The Wall Street Journal sat down with an exec from Japan's largest carrier, and provided for a fascinating read on how pragmatically NTT DoCoMo views the fact they are not carrying the iPhone now.
DoCoMo's Senior Executive Vice President Kazuto Tsubouchi said that times are changing, and, despite that the iPhone is a very well-balanced smartphone, it is no longer the best in terms of hardware, and Android offers well-balanced handsets as well at this point.
The carrier has been lambasted by analysts and subscribers alike before for refusing to carry the iPhone, but its reasoning for that is pretty basic:
Let’s say hypothetically that we start selling the iPhone. There will be things we gain and things we lose. We really have to weigh those pros and cons.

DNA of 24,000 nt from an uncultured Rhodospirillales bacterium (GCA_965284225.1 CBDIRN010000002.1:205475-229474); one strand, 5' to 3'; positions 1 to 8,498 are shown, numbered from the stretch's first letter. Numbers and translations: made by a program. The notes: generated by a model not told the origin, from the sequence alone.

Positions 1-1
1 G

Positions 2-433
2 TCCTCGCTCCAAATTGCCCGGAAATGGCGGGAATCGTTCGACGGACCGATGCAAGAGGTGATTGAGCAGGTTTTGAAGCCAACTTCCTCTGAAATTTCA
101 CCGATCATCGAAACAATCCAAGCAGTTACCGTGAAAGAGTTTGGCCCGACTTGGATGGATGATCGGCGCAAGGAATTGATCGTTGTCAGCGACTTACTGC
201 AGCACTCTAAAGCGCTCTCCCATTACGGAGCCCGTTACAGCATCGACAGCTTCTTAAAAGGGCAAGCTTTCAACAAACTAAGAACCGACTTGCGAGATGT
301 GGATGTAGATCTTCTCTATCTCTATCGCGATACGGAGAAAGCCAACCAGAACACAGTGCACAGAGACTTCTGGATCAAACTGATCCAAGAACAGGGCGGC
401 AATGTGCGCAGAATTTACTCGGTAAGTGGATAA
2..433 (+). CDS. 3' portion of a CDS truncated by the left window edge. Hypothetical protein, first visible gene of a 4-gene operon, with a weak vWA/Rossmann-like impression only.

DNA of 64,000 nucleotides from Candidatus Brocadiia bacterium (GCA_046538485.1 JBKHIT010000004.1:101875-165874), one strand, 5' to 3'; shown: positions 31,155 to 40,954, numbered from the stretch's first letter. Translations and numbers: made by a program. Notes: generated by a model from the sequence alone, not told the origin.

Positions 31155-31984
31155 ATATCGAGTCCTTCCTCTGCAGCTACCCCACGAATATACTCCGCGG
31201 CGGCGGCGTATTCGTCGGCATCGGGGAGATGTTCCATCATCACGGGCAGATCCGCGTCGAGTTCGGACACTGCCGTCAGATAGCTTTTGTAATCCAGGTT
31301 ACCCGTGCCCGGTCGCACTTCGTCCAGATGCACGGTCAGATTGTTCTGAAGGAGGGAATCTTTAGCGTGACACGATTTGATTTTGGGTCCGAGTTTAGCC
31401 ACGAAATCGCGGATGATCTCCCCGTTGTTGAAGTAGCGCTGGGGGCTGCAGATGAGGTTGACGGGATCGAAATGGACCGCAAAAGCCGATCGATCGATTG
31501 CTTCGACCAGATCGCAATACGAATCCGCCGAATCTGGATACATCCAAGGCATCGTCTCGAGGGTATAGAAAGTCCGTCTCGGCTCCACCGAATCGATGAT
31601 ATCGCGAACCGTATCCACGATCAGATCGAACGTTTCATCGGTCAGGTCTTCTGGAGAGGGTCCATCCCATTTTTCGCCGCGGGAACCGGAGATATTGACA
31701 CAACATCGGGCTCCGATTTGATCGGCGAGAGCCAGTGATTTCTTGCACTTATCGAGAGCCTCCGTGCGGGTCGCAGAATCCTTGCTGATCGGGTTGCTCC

What we gain would be a boost to our marketing. Having such an attractive item in our lineup would help.
However, you also have to ask: What are the conditions that come with the iPhone? Other Japanese carriers are selling iPhones at very low prices, and that means their sales expenses must be very high.
Also, some of DoCoMo’s own services that we provide on Android phones won’t work on the iPhone, which doesn’t leave room for much customization, so we have to give up on them.
I think the iPhone with its own OS is like DisneyLand. There are many people who love DisneyLand, and you can be perfectly happy inside that world. But some people might also want Snoopy or Spiderman, and those are not allowed in DisneyLand. You can’t sell Snoopy goods inside DisneyLand.